Woman eating a cheeseburger.

March 2, 2016

Food Safety Begins With Facility Design

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For food companies, ownership of a production facility resembles ownership of an automobile driven by a teenager.

While other car owners concern themselves with safety, the parent of a licensed teen lives with the added burden of increased risk. With so much at stake, a parent never hands over the keys without some level of trepidation.

So it is with owners of food processing facilities. Consumers place trust in the safety of products shipped from those doors to their table. Violate that trust, and an important relationship will be broken.

From a business perspective, foodsafety failures come with a high cost. Recalls, loss of shelf-space, damage to reputation and multi-million-dollar legal judgments create potential risks that must be addressed with high priority.

Designing for Food Safety

With automobiles, safety became a standard part of design. Food processing facility projects should be no different. Designing facilities with food safety as a focal point provides long-term benefits.

Haskell’s food safety expert, Bob Hunt, uses facility design as a tool to reduce risks so that our clients’ long-term responsibility for food safety is easier to manage.

Bob says that the focus on safety in design starts with communicating with the client. Design discussions involve a thorough understanding of processes, procedures and the overall capabilities of the client.

Educated with an intimate understanding of the business, Bob determines how best to lay out equipment, work stations, break facilities and other details.

A design that makes an employee break room easily accessible, while keeping employees from raw processing and ready-to-eat areas of the facility separated, increases the facility’s food safety potential.

Choosing  specific materials for room surfaces  can impact pathogen testing frequency and possibly  result in the use of less expensive cleaning agents.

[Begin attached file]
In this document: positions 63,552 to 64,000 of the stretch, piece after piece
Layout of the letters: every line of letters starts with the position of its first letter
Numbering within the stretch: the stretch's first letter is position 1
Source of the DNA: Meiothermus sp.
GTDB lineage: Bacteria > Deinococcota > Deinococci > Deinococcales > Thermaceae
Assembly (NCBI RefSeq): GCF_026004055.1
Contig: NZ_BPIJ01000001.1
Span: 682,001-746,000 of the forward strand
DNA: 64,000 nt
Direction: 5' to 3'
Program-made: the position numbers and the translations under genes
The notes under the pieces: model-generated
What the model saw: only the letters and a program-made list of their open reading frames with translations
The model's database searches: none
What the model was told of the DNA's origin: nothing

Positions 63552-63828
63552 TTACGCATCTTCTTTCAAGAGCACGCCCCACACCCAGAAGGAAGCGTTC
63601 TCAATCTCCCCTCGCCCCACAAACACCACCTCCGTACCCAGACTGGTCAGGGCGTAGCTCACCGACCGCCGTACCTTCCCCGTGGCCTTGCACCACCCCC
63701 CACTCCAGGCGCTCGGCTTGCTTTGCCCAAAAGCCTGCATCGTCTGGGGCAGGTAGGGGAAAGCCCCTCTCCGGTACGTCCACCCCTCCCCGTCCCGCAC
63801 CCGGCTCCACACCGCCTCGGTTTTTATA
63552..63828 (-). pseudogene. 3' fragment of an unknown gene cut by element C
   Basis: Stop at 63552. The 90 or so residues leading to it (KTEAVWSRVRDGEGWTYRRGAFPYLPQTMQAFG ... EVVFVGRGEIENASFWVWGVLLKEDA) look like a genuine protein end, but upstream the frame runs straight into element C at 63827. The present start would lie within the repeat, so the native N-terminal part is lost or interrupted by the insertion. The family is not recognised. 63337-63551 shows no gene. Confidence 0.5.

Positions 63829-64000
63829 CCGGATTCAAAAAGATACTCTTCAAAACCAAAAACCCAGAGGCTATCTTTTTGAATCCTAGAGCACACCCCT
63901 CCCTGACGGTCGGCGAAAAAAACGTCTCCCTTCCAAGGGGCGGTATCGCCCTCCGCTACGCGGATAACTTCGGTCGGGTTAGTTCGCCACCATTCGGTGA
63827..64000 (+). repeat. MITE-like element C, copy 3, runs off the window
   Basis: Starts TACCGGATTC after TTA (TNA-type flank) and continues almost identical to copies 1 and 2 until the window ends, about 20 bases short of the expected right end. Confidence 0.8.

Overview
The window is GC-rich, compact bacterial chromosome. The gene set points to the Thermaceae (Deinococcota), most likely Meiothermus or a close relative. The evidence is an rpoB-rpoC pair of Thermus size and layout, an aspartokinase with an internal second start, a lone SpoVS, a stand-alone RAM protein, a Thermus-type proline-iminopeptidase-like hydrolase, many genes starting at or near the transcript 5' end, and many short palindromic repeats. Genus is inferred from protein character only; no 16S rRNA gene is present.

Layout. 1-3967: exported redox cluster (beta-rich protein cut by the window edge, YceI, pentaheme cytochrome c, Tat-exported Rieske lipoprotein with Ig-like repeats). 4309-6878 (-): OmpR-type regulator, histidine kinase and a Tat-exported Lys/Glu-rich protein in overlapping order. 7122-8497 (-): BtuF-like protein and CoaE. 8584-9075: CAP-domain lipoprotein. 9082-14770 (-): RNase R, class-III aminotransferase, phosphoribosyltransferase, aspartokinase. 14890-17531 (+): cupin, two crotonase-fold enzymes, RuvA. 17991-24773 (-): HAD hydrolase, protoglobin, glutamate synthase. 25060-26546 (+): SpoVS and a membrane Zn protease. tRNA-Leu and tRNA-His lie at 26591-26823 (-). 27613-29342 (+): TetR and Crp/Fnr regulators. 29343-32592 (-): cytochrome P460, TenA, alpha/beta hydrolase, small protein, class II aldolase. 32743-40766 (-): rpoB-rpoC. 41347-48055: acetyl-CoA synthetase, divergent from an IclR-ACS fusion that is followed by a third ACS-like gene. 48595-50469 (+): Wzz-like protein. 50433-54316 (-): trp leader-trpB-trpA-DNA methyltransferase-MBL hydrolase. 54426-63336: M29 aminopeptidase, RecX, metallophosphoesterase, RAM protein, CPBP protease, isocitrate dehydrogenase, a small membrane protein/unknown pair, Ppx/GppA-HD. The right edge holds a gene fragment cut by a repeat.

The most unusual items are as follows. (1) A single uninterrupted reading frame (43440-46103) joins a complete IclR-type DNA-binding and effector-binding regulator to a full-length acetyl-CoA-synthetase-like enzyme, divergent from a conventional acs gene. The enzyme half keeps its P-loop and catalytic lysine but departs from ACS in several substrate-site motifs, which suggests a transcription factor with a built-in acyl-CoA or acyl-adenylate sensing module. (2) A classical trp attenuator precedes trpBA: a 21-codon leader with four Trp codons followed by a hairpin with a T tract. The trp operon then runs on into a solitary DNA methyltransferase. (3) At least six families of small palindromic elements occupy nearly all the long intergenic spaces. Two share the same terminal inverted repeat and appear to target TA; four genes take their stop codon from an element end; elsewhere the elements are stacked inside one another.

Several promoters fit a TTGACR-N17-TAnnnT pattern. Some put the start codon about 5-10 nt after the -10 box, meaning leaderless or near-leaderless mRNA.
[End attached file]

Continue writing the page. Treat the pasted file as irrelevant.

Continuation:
Sanitary Facility Design and HACCP

Designing for food safety also enables clients to take advantage of the cost savings associated with value engineering. By understanding how design will affect critical control points, effort and costs associated with a plant’s congruent HACCP plan, ongoing food safety procedures can be more realistically estimated.

Projected long-term savings due to simpler safety procedures and Hazard Analysis Critical Control Points (HACCP) plans could justify increased expenditures during design for certain material or equipment choices. If cost constraints require the selection of alternate materials or equipment, customers  must be willing to accept that their regulatory responsibilities may vary once the facility becomes operational.

Haskell  offers complete, client-focused food processing facility solutions. From architecture and engineering to construction and manufacturing optimization, Haskell provides the expertise that clients require to attain their corporate goals.

For more information, contact Haskell’s Food and Beverage division leader, Keith Perkey.

Haskell delivers more than $1 billion annually in Architecture, Engineering, Construction (AEC) and Consulting solutions to assure certainty of outcome for complex capital projects worldwide. Haskell is a global, fully integrated, single-source design-build and EPC firm with over 1,800 highly specialized, in-house design, construction and administrative professionals across industrial and commercial markets. With 20+ office locations around the globe, Haskell is a trusted partner for global and emerging clients.

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